Misrepresentation, Identity, and Authorship in Percival Everett’s Erasure
Publication: Volume 3 Issue 2
The microcosm of Percival Everett’s Erasure—just as our own world—is interwoven with a set of normative expectations that not only circumscribe the self-identity of its main character, Thelonious Monk Ellison, but have a determining effect on him as an author as well. This paper explores a delicate link connecting racial misrepresentations, cultural industries, and power inequalities. It argues that the novel seeks to undermine the historically dominant assumptions of racial authenticity as well as locate to true racial authenticity in the plurality of African American experience. In doing so, it utilises Foucauldian notions of subjectivity, power, and discursive formations. Such concepts allow for the understanding of human subjectivity as the effect of larger semiotic systems. In this context, race is understood as a prescriptive rather than descriptive concept—a category that figures as a tool of social control. Consequently, Percival Everett’s Erasure enters into a dialogue with the dominant racial representations of the contemporary United States in the hope of deracialising the American imaginary.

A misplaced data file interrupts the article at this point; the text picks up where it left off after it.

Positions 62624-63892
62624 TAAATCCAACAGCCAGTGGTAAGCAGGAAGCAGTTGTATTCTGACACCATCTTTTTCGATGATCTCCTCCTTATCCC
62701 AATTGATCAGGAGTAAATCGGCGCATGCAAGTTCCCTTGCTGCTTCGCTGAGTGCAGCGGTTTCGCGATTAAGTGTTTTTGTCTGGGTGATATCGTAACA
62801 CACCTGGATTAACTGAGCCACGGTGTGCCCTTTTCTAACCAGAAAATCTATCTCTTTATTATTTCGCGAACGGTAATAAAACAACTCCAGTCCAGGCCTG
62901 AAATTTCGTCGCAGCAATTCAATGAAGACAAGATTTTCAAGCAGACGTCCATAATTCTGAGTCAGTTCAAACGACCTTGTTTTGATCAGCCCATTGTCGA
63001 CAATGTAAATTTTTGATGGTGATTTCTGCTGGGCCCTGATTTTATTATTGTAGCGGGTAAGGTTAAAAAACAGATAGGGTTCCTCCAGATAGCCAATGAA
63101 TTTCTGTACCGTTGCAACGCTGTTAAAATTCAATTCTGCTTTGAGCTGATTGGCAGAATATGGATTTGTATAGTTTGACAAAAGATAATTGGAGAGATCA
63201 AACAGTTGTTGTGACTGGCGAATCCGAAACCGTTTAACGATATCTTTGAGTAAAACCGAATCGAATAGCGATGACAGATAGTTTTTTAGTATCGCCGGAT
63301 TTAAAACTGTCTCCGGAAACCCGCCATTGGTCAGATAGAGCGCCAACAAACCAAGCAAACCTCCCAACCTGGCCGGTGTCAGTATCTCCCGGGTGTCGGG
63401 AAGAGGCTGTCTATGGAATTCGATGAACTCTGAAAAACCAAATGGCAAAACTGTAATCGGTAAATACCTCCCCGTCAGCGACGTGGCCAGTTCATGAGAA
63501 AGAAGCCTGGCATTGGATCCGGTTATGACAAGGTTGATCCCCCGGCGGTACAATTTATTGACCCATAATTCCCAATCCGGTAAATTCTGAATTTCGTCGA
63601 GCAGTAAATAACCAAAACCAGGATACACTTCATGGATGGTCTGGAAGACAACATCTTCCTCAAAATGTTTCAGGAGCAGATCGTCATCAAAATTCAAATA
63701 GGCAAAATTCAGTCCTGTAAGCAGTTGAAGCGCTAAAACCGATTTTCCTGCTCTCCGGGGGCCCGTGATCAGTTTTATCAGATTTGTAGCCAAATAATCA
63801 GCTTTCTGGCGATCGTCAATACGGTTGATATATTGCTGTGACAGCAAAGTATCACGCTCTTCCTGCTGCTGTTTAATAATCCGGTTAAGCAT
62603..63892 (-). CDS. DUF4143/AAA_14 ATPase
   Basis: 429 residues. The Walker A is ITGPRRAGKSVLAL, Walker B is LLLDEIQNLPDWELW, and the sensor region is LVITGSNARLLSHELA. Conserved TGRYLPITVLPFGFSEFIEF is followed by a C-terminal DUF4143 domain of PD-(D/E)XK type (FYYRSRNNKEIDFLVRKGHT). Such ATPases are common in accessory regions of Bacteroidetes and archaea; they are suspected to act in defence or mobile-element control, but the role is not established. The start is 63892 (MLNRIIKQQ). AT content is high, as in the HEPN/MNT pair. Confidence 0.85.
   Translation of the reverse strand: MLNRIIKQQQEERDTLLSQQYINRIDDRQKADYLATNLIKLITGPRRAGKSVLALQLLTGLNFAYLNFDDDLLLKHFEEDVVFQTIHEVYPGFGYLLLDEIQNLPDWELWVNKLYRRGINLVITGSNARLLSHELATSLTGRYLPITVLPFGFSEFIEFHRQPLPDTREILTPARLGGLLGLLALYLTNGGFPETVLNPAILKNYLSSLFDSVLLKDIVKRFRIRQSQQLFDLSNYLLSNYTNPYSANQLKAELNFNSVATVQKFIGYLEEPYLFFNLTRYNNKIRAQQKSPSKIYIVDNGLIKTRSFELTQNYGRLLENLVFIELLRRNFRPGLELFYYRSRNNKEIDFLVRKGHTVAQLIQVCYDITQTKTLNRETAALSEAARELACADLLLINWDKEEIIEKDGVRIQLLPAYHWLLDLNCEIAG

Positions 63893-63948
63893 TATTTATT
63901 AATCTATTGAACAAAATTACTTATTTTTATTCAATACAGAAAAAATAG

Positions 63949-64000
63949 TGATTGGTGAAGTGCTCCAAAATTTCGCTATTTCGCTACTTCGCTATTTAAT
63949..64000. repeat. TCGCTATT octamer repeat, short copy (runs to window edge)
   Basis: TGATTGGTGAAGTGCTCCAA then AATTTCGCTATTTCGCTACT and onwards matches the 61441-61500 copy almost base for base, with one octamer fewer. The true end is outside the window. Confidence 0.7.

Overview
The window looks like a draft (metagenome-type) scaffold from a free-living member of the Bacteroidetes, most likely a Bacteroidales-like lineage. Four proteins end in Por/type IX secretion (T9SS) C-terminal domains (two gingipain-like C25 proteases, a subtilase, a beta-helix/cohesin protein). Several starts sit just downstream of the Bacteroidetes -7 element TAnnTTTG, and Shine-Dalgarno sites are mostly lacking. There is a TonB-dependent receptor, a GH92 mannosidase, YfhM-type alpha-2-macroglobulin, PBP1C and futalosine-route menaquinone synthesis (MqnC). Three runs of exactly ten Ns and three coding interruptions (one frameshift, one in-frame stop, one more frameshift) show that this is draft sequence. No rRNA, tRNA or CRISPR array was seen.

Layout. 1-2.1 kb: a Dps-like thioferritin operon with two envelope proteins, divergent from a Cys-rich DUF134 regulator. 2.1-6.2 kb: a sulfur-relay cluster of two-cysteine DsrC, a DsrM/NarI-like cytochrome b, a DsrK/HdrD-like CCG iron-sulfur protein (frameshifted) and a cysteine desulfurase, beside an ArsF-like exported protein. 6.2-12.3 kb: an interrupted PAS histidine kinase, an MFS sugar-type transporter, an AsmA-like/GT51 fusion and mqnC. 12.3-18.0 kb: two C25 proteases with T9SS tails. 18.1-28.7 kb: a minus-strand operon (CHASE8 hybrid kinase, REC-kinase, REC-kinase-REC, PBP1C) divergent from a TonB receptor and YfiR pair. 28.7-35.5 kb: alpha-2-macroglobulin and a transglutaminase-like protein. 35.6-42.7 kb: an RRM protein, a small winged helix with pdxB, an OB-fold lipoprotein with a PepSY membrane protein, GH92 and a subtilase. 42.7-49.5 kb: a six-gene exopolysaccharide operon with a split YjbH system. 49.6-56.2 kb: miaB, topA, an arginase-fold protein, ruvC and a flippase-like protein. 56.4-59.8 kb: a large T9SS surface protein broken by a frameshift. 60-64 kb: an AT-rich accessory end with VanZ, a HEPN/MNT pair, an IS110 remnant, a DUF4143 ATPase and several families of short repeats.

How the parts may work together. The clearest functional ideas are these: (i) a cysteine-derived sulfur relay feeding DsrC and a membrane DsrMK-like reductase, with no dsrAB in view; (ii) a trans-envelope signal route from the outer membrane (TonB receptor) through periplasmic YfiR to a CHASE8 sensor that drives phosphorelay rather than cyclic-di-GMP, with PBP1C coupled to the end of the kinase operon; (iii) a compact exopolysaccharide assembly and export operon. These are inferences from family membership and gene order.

Keywords: Percival Everett, Erasure, race, power, ideology, subjectivity, double consciousness
Gergely Vörös (email@example.com) is a member of the Humanities Department at Galileo School in Bratislava (Slovakia). He earned his M.A. from the University of Bristol in 2018. Subsequently, he pursued postgraduate studies at Comenius University in Bratislava, graduating this year. Currently, he is focusing on issues of identity, race, and authenticity in contemporary African-American fiction.